"South & East Africa 2011" story # 37

Johannesburg, South Africa           October 20, 2011

September 17 - A dumb truck runs over my backpack.
     I remember there's an undeveloped roll of film in my backpack. It contains twenty-one photos from Tanzania, Malawi, and Zambia - the only photos which remain from my last four months in Africa. I search for it.
     I find it. Its small, hard container has been compressed and is bent in such a way that there's a tiny opening. A small amount of light enters it.
     I quickly store it again in its dark pocket.

After my things got run over, I would trudge to the nearby small town of Lindley. I was distraught, energy-less.
     A white South African man would allow me to sleep in an extra, old dillapidated house he owned. A Seventh Day Adventist Christian (black) man would let me stay in a guesthouse cottage he looked after. So, I had two big houses to cry in! (Just kidding. I didn't cry; I sat and listened to colorful-sounding birds filling the trees.)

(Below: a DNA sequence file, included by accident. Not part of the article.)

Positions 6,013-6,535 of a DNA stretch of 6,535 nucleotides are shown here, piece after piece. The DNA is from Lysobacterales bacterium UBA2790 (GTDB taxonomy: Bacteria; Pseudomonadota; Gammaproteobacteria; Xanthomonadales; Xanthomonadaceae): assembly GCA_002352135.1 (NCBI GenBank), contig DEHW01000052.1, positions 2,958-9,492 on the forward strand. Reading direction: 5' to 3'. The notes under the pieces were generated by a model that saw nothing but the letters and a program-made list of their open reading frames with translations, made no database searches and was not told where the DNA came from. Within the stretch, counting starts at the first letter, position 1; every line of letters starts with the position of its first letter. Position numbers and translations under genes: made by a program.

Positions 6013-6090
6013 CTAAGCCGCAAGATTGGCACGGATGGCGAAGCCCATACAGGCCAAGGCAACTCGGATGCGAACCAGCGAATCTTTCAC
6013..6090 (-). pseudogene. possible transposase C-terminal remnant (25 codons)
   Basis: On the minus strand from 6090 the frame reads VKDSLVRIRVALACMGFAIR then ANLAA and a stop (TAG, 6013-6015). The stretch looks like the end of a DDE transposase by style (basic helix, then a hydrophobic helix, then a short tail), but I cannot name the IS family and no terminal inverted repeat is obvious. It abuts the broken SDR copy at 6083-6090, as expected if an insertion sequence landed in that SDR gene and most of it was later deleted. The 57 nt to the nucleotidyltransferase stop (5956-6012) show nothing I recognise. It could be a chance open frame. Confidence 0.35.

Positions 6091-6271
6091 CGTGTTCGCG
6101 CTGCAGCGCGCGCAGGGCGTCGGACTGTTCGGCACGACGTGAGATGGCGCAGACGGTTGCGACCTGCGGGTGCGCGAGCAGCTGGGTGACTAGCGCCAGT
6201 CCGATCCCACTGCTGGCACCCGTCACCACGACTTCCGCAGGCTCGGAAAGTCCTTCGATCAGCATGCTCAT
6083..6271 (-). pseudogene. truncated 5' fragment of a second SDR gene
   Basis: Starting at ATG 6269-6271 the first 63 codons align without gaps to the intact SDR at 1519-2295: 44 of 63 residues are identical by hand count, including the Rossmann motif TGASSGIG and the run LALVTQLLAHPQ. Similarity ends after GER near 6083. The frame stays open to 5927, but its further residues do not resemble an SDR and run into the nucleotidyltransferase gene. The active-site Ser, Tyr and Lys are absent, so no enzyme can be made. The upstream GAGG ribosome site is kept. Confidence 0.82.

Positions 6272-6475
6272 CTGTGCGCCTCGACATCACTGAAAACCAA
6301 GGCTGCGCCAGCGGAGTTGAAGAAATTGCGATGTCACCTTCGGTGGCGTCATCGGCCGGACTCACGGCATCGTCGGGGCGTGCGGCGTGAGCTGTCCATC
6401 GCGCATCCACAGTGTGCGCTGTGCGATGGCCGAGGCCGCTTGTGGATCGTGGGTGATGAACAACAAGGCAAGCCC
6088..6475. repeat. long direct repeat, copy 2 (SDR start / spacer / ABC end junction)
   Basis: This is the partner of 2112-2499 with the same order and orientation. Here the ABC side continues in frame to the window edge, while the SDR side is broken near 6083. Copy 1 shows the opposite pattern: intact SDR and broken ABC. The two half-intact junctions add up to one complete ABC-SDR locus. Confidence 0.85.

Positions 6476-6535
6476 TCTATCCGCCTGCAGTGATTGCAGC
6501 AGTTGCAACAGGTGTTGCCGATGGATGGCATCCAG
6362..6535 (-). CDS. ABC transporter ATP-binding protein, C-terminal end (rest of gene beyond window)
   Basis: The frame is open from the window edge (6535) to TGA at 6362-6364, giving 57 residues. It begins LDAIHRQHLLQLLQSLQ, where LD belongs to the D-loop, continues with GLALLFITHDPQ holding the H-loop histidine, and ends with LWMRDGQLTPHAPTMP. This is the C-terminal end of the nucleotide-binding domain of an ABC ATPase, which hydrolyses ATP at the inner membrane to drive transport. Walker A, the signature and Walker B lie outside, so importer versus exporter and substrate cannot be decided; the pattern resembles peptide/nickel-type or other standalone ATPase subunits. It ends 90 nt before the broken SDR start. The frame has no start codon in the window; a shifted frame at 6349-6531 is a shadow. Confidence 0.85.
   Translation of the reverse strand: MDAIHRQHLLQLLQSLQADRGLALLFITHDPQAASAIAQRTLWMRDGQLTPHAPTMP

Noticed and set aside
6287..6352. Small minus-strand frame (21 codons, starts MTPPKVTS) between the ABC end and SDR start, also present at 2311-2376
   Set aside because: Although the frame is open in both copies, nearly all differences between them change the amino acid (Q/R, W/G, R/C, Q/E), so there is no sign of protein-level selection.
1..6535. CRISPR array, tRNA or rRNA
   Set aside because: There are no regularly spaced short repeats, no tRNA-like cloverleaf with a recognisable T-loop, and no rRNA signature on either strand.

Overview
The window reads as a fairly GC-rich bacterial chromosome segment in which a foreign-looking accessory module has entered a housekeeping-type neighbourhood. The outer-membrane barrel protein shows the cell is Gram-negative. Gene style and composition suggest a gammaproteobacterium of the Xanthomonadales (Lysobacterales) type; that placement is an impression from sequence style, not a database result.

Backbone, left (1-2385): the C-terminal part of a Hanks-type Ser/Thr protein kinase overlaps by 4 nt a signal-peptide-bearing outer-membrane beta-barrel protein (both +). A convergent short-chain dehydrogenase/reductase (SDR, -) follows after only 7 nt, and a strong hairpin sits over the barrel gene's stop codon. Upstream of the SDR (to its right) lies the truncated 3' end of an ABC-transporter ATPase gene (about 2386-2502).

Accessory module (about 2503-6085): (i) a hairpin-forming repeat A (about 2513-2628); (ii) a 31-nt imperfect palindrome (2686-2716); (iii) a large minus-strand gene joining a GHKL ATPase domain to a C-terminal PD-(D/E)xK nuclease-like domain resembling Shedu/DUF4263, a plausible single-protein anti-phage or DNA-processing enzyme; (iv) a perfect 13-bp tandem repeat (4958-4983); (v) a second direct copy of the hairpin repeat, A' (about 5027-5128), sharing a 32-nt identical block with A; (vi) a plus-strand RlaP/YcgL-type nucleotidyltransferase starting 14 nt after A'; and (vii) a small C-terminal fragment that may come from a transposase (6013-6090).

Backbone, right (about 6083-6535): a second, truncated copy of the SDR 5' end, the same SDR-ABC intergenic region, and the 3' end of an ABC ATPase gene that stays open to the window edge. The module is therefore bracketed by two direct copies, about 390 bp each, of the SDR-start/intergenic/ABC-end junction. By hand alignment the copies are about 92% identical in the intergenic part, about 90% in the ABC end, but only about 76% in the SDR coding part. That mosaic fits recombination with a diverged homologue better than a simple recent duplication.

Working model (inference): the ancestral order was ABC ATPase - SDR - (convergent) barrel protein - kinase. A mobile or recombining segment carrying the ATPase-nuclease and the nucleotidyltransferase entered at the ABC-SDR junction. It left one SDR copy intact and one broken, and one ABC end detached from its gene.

One day, I would hitchhike (and get to practice speaking Sotho to the driver!) to a bigger town. There, I would use my parents' credit card to buy myself a flight out of Africa. And I sold stories for the last time, so I'd have more than $5 in my pocket.
     The Seventh Day Adventist man - well-dressed and smily - would even give me a ride to the Johannesburg airport. In the airport, I spent my last money on a Brenda Fassie CD, postcards of animals, rusks, and peanut butter. But, the stout white man working airport security wouldn't let me take my peanut butter on the plane, because it was "spreadable". What did he think I was going to do with it? Spread the stuardesses eyes shut and hijack the plane?
     I told him I needed that peanut butter; I might starve to death.
     "I'd prefer you to than me." (He claimed he could lose his job if he let it through.)
     "That's the problem with Africa," I said.
     "Don't you start on Africa ..."
     I would leave the security area and put my peanut butter in a bag by itself and check this on the plane.
     And then I was gone ...

     In hindsight, there were some good things about it:
     1. THE WOMEN
     African women welcomed and enjoyed new romance as eagerly as men. They were full of energy. I described one girl in my journal, after a loving date in Cape Town, as "a guy's dream-come-true". (In my case: a celibate guy.)